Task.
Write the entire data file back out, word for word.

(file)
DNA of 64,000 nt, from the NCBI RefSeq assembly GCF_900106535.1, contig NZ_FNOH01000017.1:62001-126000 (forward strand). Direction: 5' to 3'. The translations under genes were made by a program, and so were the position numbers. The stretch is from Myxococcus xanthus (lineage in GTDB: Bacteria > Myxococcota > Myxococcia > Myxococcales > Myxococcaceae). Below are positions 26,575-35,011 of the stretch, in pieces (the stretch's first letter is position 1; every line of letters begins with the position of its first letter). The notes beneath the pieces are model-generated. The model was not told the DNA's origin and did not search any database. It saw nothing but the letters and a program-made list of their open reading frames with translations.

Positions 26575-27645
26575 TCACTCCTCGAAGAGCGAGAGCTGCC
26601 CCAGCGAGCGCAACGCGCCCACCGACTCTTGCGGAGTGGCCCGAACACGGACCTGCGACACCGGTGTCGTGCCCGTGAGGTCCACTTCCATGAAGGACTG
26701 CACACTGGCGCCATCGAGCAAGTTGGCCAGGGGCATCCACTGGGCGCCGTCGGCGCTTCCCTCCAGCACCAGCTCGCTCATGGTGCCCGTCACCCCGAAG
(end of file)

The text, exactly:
DNA of 64,000 nt, from the NCBI RefSeq assembly GCF_900106535.1, contig NZ_FNOH01000017.1:62001-126000 (forward strand). Direction: 5' to 3'. The translations under genes were made by a program, and so were the position numbers. The stretch is from Myxococcus xanthus (lineage in GTDB: Bacteria > Myxococcota > Myxococcia > Myxococcales > Myxococcaceae). Below are positions 26,575-35,011 of the stretch, in pieces (the stretch's first letter is position 1; every line of letters begins with the position of its first letter). The notes beneath the pieces are model-generated. The model was not told the DNA's origin and did not search any database. It saw nothing but the letters and a program-made list of their open reading frames with translations.

Positions 26575-27645
26575 TCACTCCTCGAAGAGCGAGAGCTGCC
26601 CCAGCGAGCGCAACGCGCCCACCGACTCTTGCGGAGTGGCCCGAACACGGACCTGCGACACCGGTGTCGTGCCCGTGAGGTCCACTTCCATGAAGGACTG
26701 CACACTGGCGCCATCGAGCAAGTTGGCCAGGGGCATCCACTGGGCGCCGTCGGCGCTTCCCTCCAGCACCAGCTCGCTCATGGTGCCCGTCACCCCGAAG